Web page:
Close your eyes and think back on your school days. Picture that chalkboard and the hand-cranked pencil sharpener, and that soft pink eraser in your desk. Here’s where all that stuff came from. (This article was first published in our 31st annual edition, Uncle John’s Actual and Factual Bathroom Reader.)
The Faber-Castell Company had been making pencils in Bavaria since the 1760s. Fourth-generation operator John Eberhard Faber took over in the 1850s and moved the company to Greenpoint, Brooklyn, where he opened America’s first pencil factory in 1861. Soon after, the company secured a contract to make a line of pencils to be sold at Woolworth department stores. Marketed under the name Pearl Pencil, they were topped with erasers that combined rubber and pink pumice—volcanic ash imported from Italy. The erasers worked so well that Faber started making stand-alone erasers (for all those mistake-prone kids who wore out their pencil erasers before they wore out their pencils).
What’s the old-fashioned way to sharpen a pencil? Whittling away at the tip with a knife until it was fine. That was time-consuming, inexact, and, for children, potentially dangerous. In 1828 a French mathematician named Bernard Lassimone received a patent for the taille-crayon—literally, “pencil cutter.” A system of tiny metal files was ensconced in a block of wood, a pencil was inserted, and, as the pencil was slowly turned, the files whittled away at the pencil tip’s sides. It was safer than a knife, but apparently not much faster or cleaner. Inventors in Europe and North America kept trying to improve on Lassimone’s design until the 1840s when French inventor Therry des Estwaux came up with the idea to make the “pencil insertion chamber”conical and lined with blades—that way, when a pencil went in and was turned, every side was shaved down equally and all at the same time.
There’s archaeological evidence that students used something akin to individual blackboards as far back as ancient Babylonia. They didn’t have paper and pencils (or pens), so they took notes and wrote lessons on smooth clay tablets with a clay stylus. They’d erase the tablets by wiping them down with water, or writing could be made permanent with a simple bake in a kiln. Over the centuries and around the world, by the 18th century, clay tablets had evolved into “slates” in the West—tablet-sized writing surfaces made out of either actual slate or wood painted with slick, washable paint. Pro: They were cheap and reusable. Con: Teachers had no way to demonstrate a group lesson—they had to go from student to student to show them, for example, a math problem.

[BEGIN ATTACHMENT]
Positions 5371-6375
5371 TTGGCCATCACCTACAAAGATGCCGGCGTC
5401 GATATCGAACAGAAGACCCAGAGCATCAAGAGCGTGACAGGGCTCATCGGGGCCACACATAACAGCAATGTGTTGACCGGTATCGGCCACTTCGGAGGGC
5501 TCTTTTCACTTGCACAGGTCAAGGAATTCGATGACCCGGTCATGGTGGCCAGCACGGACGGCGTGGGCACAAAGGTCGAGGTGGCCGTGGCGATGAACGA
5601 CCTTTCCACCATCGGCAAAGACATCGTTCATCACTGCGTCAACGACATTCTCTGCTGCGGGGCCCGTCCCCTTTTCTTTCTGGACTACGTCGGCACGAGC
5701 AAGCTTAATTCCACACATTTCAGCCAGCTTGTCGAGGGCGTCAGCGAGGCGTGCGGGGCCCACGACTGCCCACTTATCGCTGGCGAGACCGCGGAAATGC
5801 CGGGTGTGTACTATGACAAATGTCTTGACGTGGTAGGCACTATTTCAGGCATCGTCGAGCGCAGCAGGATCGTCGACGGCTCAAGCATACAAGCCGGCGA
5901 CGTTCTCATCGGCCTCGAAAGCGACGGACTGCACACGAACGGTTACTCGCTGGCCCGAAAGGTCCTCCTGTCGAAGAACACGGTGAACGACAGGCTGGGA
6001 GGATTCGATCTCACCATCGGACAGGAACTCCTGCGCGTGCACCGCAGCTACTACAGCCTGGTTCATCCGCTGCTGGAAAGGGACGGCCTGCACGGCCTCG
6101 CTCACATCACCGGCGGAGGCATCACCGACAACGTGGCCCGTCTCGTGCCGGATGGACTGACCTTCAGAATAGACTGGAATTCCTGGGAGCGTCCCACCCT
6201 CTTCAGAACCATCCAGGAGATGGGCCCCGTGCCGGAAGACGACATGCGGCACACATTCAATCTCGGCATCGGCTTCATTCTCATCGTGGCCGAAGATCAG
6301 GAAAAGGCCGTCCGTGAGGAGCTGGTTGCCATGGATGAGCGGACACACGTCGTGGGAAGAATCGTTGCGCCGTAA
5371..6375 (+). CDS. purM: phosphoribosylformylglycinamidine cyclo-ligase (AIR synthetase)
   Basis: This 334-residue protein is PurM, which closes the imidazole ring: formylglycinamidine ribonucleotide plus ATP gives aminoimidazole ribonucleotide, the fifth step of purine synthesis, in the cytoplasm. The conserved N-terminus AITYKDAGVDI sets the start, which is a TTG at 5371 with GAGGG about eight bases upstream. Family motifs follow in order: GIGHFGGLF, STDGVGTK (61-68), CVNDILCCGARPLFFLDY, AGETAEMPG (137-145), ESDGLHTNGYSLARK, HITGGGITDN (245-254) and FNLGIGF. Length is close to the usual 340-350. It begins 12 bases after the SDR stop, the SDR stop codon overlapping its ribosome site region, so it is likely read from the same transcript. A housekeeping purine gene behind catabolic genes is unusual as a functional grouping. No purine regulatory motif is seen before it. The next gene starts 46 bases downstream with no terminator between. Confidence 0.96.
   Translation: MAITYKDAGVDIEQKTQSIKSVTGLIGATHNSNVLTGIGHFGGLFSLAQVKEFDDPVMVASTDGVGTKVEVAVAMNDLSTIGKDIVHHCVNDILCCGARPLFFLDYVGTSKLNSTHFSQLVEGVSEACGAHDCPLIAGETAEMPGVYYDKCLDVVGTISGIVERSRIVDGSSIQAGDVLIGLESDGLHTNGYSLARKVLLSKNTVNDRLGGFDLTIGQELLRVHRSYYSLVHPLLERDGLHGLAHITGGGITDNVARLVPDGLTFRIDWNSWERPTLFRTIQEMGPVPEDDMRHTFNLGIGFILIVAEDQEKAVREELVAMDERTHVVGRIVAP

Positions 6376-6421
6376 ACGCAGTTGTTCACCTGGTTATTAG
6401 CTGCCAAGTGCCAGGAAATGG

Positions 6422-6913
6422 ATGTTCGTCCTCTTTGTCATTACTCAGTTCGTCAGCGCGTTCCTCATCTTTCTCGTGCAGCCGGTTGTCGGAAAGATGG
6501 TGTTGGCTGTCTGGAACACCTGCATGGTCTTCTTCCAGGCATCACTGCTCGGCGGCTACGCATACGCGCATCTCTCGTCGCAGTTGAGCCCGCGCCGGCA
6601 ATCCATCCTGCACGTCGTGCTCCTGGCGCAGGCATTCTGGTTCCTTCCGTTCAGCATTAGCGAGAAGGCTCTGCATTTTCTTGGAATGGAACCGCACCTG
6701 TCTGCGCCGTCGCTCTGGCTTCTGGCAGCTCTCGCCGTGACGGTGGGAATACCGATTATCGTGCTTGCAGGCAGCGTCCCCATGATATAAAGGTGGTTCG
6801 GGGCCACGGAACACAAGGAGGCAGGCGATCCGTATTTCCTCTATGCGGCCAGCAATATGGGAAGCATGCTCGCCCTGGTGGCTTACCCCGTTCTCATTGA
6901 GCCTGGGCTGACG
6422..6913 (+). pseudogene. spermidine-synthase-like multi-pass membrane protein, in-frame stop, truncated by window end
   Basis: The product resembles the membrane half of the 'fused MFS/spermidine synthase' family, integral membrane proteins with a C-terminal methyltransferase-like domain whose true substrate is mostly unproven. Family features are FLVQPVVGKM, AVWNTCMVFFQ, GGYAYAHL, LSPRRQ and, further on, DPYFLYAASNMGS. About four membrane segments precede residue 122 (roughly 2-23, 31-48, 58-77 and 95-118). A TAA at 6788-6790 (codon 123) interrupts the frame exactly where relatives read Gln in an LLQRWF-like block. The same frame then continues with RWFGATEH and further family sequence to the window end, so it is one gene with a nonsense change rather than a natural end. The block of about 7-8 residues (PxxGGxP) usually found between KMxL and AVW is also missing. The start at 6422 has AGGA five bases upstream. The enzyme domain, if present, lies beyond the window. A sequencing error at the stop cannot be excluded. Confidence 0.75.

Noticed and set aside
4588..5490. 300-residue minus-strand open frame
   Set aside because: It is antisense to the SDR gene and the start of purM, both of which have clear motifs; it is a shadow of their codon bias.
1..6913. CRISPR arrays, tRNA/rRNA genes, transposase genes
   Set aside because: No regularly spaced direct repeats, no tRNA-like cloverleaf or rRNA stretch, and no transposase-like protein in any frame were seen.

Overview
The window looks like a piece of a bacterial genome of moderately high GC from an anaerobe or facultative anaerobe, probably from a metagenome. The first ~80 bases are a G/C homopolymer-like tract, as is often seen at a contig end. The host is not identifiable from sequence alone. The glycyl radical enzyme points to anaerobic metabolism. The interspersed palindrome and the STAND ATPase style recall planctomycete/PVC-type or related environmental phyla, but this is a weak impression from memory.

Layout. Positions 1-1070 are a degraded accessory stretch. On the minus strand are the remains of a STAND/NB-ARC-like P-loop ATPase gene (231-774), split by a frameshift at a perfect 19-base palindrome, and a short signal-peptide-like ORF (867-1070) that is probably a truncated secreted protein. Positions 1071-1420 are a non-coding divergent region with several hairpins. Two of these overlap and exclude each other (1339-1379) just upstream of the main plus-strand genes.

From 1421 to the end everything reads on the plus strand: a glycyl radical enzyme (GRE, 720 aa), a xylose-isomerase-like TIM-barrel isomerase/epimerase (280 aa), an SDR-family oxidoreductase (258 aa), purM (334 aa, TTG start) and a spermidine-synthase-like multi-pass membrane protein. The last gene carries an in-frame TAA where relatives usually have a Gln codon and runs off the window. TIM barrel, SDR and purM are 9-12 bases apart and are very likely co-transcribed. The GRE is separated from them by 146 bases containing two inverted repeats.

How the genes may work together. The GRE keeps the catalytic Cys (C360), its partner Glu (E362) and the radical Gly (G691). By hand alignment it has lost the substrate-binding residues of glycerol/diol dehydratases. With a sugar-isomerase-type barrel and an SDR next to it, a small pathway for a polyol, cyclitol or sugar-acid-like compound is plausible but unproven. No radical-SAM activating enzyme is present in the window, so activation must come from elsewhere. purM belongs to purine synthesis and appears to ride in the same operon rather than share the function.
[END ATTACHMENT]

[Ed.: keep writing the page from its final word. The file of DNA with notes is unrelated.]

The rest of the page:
In 1801 James Pillans, the headmaster of Old High School in Edinburgh, Scotland, came up with a solution: He hung a very large piece of slate on the wall at the front of his classroom and wrote on it with a piece of chalk. The idea spread through Europe and then to the United States, where black slate was especially cheap and plentiful thanks to slate mining operations across the Eastern seaboard. The blackboard remained mostly unchanged until the 1960s, when a green-colored board—a steel plate coated with green porcelain enamel paint—was introduced. The new green boards were easier to read than blackboards from the back of a classroom, and chalk dust erased more efficiently. (But they were still called blackboards.)
All those blackboards had to be wiped clean with something. At one time, teachers used an old damp rag. But there were some downsides to that method: 1) it took the board a long time to dry, 2) it was messy, and 3) it left behind a lot of chalk dust. In the early 1860s, John Hammett, the owner of a Rhode Island school supply store that sold mostly slates and chalk, figured out a better way. A piece of cheap, dry felt was much more efficient than a wet rag. He commissioned an easy-to-handle, felt-wrapped item, and the first eraser that his team came up with is pretty much unchanged today.
An Apple for the Teacher
The origin of this custom is not definitively known, but here’s one reasonable theory: As settlers laid down roots in the American Midwest in mid-1800s, they opened small, one-room schoolhouses to teach the children. It was the responsibility of the community to find a teacher—almost always a young unmarried woman. And because they couldn’t afford to pay much, if anything at all, the community took care of the teacher’s basic needs as best they could. Someone might donate a home, for example, while parents of other kids might help keep her fed. An apple for a teacher was an outgrowth of that—a sweet treat for a job well done (in lieu of salary). But why apples and not, say, peaches or corn? Kids may well have brought those, too, later in the year. Apples may be the iconic gift for teachers because the beginning of the school year coincides with peak apple season in September.